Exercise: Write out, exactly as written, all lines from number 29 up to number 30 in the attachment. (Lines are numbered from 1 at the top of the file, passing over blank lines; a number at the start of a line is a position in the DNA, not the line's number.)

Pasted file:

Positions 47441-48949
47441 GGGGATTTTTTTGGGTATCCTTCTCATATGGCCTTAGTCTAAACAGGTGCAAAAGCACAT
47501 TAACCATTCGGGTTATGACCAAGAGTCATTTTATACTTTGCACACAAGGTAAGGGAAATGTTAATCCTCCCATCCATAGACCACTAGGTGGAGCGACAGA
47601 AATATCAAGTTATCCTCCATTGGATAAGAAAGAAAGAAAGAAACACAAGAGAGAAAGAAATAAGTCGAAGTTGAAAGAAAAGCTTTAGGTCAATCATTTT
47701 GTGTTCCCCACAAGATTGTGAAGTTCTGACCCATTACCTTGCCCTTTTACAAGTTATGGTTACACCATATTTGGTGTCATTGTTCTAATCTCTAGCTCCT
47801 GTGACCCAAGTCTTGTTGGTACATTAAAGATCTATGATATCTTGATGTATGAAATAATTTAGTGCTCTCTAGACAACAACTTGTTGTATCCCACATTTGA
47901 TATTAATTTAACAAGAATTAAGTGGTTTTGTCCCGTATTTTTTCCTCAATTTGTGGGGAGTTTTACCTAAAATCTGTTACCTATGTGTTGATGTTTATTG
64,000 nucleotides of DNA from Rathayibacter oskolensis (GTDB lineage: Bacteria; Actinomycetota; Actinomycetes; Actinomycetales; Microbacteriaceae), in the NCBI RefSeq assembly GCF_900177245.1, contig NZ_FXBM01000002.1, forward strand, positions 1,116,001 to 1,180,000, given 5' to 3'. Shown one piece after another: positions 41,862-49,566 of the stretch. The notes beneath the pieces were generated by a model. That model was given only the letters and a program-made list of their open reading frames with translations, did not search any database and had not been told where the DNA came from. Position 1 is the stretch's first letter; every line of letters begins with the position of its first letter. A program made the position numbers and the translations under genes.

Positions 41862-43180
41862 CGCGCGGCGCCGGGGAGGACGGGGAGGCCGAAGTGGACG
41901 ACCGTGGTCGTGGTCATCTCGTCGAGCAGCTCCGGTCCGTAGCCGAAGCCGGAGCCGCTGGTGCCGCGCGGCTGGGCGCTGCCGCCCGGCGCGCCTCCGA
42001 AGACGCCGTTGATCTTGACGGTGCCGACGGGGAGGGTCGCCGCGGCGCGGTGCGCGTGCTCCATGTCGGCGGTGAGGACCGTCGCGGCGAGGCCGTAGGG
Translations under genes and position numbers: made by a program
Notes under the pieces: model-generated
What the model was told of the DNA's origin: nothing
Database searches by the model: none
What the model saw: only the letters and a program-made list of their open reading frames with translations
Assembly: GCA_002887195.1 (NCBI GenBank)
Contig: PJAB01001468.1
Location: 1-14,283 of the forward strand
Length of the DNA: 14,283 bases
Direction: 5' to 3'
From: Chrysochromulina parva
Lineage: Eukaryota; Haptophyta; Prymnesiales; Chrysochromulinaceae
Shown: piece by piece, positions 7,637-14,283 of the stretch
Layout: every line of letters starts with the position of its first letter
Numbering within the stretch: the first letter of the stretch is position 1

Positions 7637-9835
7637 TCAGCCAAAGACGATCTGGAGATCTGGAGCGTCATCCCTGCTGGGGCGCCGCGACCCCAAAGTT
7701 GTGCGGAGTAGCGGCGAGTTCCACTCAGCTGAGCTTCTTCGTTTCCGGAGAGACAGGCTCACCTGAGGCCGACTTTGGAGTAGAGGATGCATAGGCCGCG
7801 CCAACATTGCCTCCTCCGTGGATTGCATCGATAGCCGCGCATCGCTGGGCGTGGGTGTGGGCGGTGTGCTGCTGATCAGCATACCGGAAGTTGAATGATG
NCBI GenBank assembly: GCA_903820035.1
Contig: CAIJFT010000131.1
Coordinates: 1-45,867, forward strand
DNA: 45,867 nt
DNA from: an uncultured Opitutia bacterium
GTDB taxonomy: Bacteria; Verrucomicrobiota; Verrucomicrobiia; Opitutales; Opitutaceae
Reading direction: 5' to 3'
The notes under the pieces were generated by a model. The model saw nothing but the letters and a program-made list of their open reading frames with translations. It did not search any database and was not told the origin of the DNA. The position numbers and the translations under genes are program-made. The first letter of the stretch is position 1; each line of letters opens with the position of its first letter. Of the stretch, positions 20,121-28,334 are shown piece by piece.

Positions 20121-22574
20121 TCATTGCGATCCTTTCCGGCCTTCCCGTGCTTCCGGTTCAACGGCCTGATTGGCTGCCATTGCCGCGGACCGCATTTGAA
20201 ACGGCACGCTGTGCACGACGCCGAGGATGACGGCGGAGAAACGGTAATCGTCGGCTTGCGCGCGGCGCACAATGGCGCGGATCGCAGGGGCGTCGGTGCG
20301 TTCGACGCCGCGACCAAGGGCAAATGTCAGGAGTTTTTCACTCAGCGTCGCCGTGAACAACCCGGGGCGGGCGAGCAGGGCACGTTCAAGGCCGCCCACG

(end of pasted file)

7637 TCAGCCAAAGACGATCTGGAGATCTGGAGCGTCATCCCTGCTGGGGCGCCGCGACCCCAAAGTT
7701 GTGCGGAGTAGCGGCGAGTTCCACTCAGCTGAGCTTCTTCGTTTCCGGAGAGACAGGCTCACCTGAGGCCGACTTTGGAGTAGAGGATGCATAGGCCGCG